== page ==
In the Hindu epic Mahabharata, Madri is the princess of Madra Kingdom and the second wife of the king Pandu. She is the mother of the youngest Pandavas - the twin brothers Nakula and Sahadeva and Shashwathi. The word Mādrī means 'she who is the princess of Madra kingdom'.
In the epic Mahabharata, Madri is the sister of Shalya, the king of Madra Kingdom. Once Hastinapur's Kuru king Pandu encounters the army of Shalya. Very soon, Pandu and Shalya become friends. The Adi Parva of the Mahabharata says that Bhishma goes to Madra and asks for the hand of Madri for Pandu. Shalya assents, but according to their family custom he cannot 'bestow' his sister to the Kurus. So Bhishma gives him wealth, gold, elephants, horses etc. and takes Madri with him to Hastinapur.
While hunting in a forest, Pandu sees a couple of deer in the process of coitus, and shoots arrows at them; only to find out that it was a sage named Kindama and his wife who were making love in the form of deer. The dying sage curses Pandu, that if he would approach his wives with the intent of making love, he would die. Upset and seeking to repent his action, Pandu renounces his kingdom and lives as an ascetic with his wives.
Birth of Nakula and Sahadeva
Due to Pandu's inability to bear children, Kunti uses a boon by Sage Durvasa to give birth to her three children Yudhisthira, Bhima and Arjuna from divine fathers. She shared the boon with Madri, who invoked the divine twins Ashwini Kumaras to beget Nakula and Sahadeva.Meanwhile, She invoked Goddess Saraswati to beget a daughter, Shashwathi.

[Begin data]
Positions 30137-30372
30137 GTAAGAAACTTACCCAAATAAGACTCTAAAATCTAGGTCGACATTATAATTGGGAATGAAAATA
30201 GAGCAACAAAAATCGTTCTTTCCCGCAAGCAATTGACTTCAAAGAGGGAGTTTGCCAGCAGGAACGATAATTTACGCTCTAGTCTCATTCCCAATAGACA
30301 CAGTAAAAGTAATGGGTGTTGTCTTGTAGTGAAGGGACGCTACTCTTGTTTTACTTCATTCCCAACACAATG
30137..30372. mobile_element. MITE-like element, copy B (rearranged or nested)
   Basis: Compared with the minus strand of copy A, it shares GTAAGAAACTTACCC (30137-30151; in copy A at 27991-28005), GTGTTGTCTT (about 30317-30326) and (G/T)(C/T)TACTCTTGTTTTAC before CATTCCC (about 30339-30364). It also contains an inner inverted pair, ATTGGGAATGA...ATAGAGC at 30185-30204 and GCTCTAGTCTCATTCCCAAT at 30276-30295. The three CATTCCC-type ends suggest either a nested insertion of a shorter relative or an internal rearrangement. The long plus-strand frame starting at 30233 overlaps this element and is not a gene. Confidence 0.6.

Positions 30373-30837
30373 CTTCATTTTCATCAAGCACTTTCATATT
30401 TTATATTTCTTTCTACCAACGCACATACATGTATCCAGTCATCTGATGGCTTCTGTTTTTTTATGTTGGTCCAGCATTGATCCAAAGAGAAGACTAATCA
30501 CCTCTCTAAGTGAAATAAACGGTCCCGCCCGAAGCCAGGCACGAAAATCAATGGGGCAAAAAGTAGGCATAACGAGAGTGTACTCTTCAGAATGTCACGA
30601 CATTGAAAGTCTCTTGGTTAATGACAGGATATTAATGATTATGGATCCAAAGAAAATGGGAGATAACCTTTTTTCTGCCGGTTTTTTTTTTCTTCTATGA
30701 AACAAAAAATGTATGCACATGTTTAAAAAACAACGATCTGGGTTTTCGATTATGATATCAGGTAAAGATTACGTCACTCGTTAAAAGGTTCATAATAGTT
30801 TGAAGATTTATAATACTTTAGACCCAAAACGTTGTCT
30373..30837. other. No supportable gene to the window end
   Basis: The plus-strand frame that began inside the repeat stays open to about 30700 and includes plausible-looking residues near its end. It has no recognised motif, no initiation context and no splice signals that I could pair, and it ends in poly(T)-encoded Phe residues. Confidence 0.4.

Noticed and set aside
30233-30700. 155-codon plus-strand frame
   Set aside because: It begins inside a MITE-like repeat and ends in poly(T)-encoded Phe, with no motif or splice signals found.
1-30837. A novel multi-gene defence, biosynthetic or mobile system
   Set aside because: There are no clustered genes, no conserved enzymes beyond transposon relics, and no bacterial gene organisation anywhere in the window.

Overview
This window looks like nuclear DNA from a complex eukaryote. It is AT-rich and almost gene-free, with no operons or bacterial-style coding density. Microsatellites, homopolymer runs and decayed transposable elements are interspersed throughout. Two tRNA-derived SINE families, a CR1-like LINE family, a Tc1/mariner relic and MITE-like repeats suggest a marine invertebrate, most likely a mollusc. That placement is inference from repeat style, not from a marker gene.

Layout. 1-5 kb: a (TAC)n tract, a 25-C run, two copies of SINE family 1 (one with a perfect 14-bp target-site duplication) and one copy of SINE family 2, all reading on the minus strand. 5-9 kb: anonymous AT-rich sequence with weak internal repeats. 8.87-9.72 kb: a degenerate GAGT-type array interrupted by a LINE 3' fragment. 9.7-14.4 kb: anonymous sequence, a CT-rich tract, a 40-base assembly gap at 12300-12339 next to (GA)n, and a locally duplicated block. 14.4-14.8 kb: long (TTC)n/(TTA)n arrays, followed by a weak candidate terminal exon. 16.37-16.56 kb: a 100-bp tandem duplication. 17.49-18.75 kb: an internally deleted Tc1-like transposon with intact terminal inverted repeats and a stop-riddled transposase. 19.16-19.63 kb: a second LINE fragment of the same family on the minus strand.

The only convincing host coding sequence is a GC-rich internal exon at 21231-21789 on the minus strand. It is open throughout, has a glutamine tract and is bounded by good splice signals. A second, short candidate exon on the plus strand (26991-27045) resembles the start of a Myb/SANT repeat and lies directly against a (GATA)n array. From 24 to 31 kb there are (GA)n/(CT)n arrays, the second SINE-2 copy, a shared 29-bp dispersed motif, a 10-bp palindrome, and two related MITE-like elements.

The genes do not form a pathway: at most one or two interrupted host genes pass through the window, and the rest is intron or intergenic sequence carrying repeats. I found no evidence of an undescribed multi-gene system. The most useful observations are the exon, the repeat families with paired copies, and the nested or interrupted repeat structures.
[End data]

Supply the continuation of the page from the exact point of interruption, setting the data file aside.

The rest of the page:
One day, Pandu becomes captivated by the beauty of Madri and embraces her. As a result of the sage's curse, Pandu dies. In grief that her husband died because of her, Madri commits suicide. A stanza in the Mahabharata states that Madri committed suicide by sati. However this account is contradicted by the very next stanza, which states that her dead body and that of her husband were handed over by sages to the Kaurava elders in Hastinapur for the funeral rites.
- www.wisdomlib.org (15 June 2012). "Madri, Mādrī, Mādri, Madrī: 14 definitions". www.wisdomlib.org. Retrieved 31 August 2020.
- Debalina (20 December 2019). Into the Myths: A Realistic Approach Towards Mythology and Epic. Partridge Publishing. ISBN 978-1-5437-0576-8.
- Ramankutty, P.V. (1999). Curse as a motif in the Mahābhārata (1. ed.). Delhi: Nag Publishers. ISBN 9788170814320.
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- M. A. Mehendale (1 January 2001). Interpolations In The Mahabharata. pp. 200–201.
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